King’s Lynn is well known for its maritime heritage, impressive Custom House, churches, South Gate and more. But how often do we think or take notice of the Gaywood River,  which passes through the heart of medieval King’s Lynn through to the Great Ouse.

The Gaywood River is a slow-running chalk stream which springs near Grimston and Gayton. Eventually it enters the Wash and runs out through to the North Sea. Over the last 200 years the river has changed considerably. Since the 15th century, the river has been diverted and re-routed. Maps from the 18th century shows the Great Ouse estuary meandered across the north of King’s Lynn, surrounded by salt marshes and mudflats. It was home to many species such as snipe, redshank, curlew and other species. It was not until the 1850s when drainage and embankment forced the river to its current state. Upstream it still has many natural features but these almost disappear downstream in King’s Lynn, where it had been deepened and straightened in the past.

Kingfisher, Elizabeth Dack

Like all rivers the Gaywood River is vitally important to the land but is often something we take for granted. Not only are they habitat corridors for species to move from place to place, they are a habitat in their own right for many species such as water voles, otters and of course many species of fish and aquatic plant.

The Hidden Heritage of the Gaywood River project aims to explore the impact of the river changes, uncovering the heritage of the river and celebrating its importance. The project is part-funded by a £94,000 grant from the Heritage Lottery Fund and also through the Borough Council of King’s Lynn & West Norfolk, Norfolk Rivers Trust and the Environment Agency.  There are various aspects to the project, including restoration work to allow the river’s natural habitats and their dependent species to flourish, and also to turn a former land disposal site into a parkland with trees and a wildflower meadow.

Boudica class had a fun-filled day discovering how to protect the heritage of rivers, protecting against pollution, invasive species and food chains. This was an important part of their topic on mountains, rivers and coasts.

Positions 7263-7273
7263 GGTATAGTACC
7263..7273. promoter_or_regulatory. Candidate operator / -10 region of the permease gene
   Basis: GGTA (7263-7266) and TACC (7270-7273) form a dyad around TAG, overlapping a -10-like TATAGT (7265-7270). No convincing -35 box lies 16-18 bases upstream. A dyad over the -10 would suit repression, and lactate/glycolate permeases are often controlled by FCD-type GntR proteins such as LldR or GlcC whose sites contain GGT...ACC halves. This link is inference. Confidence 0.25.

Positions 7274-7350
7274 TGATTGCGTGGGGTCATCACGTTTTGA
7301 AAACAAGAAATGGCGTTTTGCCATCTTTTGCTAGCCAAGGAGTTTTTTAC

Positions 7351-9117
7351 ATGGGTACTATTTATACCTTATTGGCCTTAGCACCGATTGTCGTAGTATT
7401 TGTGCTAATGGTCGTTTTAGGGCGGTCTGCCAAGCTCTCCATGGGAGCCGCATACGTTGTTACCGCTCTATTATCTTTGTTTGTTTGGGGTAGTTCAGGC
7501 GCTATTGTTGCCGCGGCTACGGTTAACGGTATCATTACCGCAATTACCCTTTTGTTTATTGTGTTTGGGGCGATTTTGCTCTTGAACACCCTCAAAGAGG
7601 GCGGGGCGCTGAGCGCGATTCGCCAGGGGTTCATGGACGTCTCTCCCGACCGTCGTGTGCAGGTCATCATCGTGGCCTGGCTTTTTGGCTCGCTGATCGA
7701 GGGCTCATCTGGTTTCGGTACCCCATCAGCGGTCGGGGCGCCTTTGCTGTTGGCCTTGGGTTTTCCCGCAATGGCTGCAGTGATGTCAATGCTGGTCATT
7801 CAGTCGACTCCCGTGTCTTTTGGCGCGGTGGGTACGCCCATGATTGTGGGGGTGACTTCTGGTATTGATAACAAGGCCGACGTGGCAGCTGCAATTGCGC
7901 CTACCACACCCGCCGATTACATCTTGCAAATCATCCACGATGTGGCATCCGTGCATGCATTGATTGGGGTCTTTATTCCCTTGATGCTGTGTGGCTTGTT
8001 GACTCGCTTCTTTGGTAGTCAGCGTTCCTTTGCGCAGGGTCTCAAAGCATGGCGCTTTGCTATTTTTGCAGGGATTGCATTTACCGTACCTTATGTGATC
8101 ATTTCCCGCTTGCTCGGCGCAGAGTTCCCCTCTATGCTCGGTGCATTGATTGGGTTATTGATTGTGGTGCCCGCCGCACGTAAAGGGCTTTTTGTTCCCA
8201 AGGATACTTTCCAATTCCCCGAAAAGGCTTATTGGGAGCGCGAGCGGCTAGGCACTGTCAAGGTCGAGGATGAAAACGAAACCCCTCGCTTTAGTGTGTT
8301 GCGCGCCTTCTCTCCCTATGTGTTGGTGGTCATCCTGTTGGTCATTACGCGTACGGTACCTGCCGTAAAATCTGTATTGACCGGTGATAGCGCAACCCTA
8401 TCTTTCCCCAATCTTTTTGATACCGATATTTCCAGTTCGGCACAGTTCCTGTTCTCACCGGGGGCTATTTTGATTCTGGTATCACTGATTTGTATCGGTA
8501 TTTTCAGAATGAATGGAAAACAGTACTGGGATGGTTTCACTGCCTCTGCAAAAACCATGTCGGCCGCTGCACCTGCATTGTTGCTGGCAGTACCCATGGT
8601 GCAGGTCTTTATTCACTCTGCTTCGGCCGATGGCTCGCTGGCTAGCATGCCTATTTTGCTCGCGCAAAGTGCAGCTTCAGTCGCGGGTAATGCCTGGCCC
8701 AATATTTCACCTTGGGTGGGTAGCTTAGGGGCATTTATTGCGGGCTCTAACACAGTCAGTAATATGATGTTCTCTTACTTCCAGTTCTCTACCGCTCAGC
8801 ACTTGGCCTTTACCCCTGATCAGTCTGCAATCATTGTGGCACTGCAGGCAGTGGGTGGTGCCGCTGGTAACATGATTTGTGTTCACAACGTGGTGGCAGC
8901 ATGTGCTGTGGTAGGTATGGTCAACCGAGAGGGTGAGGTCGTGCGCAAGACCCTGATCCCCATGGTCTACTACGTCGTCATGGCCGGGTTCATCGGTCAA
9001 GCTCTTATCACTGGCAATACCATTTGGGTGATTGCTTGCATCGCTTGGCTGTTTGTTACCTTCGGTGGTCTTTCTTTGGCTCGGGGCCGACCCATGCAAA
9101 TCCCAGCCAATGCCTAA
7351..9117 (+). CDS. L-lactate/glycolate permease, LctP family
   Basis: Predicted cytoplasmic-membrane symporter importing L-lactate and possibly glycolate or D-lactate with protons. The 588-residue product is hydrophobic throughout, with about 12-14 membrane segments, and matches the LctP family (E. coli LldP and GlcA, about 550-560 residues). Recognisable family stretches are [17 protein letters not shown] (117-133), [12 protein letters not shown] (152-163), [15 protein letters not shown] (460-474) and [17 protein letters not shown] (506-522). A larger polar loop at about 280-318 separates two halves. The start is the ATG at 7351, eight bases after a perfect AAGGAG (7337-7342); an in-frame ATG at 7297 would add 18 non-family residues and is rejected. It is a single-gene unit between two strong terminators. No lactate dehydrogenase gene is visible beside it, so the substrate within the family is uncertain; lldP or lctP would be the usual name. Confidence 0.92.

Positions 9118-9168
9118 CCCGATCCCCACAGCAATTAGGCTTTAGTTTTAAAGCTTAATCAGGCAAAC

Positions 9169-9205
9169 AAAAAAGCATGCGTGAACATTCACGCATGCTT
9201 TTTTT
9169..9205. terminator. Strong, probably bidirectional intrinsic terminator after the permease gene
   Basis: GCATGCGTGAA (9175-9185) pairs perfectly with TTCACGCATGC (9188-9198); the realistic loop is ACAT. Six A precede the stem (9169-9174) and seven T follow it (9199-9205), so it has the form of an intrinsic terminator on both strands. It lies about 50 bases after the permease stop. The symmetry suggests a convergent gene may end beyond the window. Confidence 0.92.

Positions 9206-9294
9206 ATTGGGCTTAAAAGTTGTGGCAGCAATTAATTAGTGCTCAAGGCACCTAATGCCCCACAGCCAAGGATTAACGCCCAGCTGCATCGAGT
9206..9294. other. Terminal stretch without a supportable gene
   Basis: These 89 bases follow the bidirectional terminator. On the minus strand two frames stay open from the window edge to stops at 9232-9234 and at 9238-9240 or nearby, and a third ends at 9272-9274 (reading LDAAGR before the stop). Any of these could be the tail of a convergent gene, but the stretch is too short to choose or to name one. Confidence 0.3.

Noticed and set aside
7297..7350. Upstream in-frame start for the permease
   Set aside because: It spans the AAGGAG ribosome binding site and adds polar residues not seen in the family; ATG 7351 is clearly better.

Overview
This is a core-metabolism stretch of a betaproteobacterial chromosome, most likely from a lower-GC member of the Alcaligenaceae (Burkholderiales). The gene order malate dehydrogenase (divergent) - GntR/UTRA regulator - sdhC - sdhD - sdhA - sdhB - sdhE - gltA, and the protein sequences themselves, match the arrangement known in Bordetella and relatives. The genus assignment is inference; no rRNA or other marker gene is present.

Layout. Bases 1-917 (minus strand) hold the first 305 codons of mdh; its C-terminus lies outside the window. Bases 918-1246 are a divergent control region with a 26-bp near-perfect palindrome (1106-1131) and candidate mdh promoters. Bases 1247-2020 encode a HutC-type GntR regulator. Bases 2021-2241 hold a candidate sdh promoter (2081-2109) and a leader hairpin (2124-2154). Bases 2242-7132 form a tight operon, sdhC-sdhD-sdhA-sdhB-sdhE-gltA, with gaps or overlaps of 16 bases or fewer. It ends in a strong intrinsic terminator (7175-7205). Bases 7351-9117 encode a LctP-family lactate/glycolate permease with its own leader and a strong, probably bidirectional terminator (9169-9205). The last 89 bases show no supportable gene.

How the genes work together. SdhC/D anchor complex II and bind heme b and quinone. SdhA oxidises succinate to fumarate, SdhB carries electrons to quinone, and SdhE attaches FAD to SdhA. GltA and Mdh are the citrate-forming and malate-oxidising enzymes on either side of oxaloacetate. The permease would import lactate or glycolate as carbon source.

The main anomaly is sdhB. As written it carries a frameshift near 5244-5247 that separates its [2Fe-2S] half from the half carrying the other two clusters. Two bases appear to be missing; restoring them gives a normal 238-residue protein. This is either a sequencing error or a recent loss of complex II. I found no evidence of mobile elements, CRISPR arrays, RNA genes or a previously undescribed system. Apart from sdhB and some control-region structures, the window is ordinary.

Sophie, St Edmunds Academy
Norfolk Wildlife Trust will be running wildlife activities during the school holidays, starting in Easter. Activities include sessions on beautiful birds, brilliant bats, buzzing bees, river dipping and more. You’ll even have the opportunity to make your own bird and bat boxes to take home but numbers are limited so it is on a first come first served bases.

The sessions highlight why river habitats are so important to so many species. Rivers are well known for supporting wildlife such as otters and kingfishers but there are other species which are perhaps less well known. Daubenton’s bats are usually seen feeding over water. Occasionally, they use their large feet and tail membrane to scoop prey from the water surface.

The river’s margins are also beneficial for wildlife. Many flowering plants are usually left to grow - and long enough to flower - which can be important to pollinators such as bees. Rivers contain many freshwater invertebrates, such as mayfly nymphs, and the plant margins can attract many terrestrial invertebrates including flower beetles and aphids. These invertebrates are low down in the food chain, and in turn will therefore attract many other species to feed, like bats and birds. Having the healthy habitat, the healthy river, is crucial for wildlife.

St Edmunds education activities

Norfolk Wildlife Trust will also be visiting schools during term time with the Norfolk Rivers Trust. The children will take part in activities including predator/prey games, looking at invasive and non-invasive species, lifecycles and exploring how different particles move though water using descriptive words.

The Boudica Class from St Edmunds Academy has already taken part. Sophie, a Year 3 teacher said ‘Boudica class had a fun-filled day discovering how to protect the heritage of rivers, protecting against pollution, invasive species and food chains. This was an important part of their topic on mountains, rivers and coasts.’

People’s relationship with the Gaywood River has changed over the years. It is a similar story for many rivers across Norfolk and the county, but each has their own unique history which makes them so important. The river is a corridor that connects many different habitats, providing linkages that would not otherwise exist. There is a flip side to this connectivity, however, in that damage done in one place may be felt elsewhere along the river’s length. The plastic bag carelessly discarded here may choke a creature many miles downstream. The river is not just a water channel it is the totality of the whole valley; it is connected and we must understand that if we are to care for it.
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